More than 17,000 birds have been culled following an outbreak of a deadly poultry disease in East Lothian.
Newcastle disease is a viral condition that can affect poultry
The Scottish Executive said tests confirmed Newcastle disease had been found in a flock of grey partridges at a holding in Fenton Barns in Drem.
Newcastle disease can be highly contagious among poultry but is not dangerous to humans.
Tough restrictions on the movement of all poultry and captive birds have been put in place.
A 3km protection zone and a 10km surveillance zone was created.
Source the outbreak
Officials are attempting to pinpoint the source of the outbreak and establish what risk it may pose to other poultry.
All the fowl kept on the premises were culled over the weekend in line with EU requirements.
Poultry should be kept indoors within the smaller zone and disinfection should be put in place at the entrances and exits to poultry premises, said officials.
Within the wider zone, movements of poultry, captive birds, racing pigeons and hatching eggs are restricted and they may only be moved under licence.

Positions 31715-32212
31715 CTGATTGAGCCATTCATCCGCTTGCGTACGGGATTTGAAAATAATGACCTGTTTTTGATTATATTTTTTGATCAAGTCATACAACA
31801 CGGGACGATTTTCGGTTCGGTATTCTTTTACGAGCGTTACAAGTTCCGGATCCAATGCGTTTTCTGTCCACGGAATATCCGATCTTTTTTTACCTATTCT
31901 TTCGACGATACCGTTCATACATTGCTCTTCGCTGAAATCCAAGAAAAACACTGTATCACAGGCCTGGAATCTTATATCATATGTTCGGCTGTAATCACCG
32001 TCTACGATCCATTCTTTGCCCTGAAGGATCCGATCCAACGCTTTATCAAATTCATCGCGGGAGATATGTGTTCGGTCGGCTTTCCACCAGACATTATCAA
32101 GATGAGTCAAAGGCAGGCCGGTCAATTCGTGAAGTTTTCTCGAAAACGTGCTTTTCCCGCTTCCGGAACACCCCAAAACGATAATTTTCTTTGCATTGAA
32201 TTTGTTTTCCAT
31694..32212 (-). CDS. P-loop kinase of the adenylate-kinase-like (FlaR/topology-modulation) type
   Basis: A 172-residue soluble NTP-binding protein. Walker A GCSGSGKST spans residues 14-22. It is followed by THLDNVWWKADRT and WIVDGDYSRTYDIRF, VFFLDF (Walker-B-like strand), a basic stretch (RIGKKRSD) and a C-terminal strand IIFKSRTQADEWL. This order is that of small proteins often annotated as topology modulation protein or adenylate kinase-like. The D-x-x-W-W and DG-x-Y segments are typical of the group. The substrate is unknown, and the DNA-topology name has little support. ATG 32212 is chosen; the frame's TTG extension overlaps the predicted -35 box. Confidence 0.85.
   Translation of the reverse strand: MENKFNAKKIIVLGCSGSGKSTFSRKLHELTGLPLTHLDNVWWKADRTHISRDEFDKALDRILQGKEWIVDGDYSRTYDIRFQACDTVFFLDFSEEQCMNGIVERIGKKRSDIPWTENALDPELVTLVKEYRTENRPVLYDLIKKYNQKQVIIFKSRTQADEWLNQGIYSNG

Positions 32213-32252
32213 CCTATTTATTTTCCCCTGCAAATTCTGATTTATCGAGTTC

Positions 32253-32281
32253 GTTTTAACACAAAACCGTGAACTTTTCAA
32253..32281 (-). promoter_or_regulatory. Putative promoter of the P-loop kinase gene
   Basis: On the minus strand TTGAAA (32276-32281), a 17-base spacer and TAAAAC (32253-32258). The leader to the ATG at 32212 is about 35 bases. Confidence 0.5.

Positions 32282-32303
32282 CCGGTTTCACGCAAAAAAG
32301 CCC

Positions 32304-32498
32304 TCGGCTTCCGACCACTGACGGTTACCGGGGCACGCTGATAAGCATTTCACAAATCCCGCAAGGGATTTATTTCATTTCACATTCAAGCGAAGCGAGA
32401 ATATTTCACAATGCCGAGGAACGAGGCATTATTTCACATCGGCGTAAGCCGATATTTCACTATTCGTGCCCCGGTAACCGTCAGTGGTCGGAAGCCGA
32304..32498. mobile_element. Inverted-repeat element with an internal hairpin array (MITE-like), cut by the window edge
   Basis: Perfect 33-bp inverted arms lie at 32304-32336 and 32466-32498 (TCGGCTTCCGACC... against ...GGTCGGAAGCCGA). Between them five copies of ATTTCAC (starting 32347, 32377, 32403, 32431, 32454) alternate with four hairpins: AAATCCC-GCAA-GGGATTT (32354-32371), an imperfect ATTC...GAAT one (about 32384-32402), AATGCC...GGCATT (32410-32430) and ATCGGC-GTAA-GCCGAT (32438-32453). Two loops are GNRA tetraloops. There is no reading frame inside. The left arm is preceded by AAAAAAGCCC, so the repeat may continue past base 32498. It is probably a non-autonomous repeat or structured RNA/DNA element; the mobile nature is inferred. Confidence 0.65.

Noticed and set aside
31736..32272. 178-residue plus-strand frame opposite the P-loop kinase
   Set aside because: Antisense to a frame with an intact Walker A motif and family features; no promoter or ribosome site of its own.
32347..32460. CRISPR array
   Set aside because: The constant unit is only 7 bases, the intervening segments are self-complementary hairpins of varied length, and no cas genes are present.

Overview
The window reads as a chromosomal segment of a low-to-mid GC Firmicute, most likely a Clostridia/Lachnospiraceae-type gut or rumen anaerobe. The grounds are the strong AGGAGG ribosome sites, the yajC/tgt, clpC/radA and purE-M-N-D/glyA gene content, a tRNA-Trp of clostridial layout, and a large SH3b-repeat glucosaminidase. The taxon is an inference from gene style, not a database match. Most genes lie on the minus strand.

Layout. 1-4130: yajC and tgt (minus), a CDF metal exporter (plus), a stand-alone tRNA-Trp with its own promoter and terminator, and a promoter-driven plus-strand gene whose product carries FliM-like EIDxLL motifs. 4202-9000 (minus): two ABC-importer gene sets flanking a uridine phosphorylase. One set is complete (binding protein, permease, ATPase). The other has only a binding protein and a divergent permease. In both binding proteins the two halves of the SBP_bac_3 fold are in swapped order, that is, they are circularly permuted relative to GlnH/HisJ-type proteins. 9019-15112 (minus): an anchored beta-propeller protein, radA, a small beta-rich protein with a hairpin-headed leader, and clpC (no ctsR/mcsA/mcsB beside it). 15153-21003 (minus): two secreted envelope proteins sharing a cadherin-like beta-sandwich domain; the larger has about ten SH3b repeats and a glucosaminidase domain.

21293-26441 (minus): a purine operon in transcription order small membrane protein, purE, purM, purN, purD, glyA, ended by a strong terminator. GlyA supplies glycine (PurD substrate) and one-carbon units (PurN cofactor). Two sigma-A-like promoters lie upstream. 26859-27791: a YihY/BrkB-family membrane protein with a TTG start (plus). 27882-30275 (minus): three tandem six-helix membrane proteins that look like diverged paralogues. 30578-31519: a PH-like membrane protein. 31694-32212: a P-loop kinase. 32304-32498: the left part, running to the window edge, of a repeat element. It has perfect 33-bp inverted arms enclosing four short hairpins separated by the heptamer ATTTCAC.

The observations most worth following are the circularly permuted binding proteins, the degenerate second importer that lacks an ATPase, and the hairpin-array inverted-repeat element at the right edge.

Bird shows and other gatherings are banned. Restrictions will remain in place for a minimum of 21 days in the protection zone and 30 days in the surveillance zone, the executive said.
Newcastle disease was confirmed after samples from the site were sent for analysis to an EU laboratory at Weybridge, Surrey.
In April this year, the potentially fatal H5N1 strain of bird flu was confirmed in a dead swan found in Fife.
It led to a wild bird risk area covering 1,000 square miles being set up in eastern Scotland around the discovery site at Cellardyke.
The wild bird risk area was lifted on 1 May.
The last known outbreak of Newcastle disease in the UK was in July 2005, when a large flock of pheasants was culled near Surrey.
The potentially fatal disease's symptoms in birds include sneezing, gasping for air, nasal discharge, coughing and a greenish, watery diarrhoea.
There is no danger to humans eating meat from a chicken affected by the disease.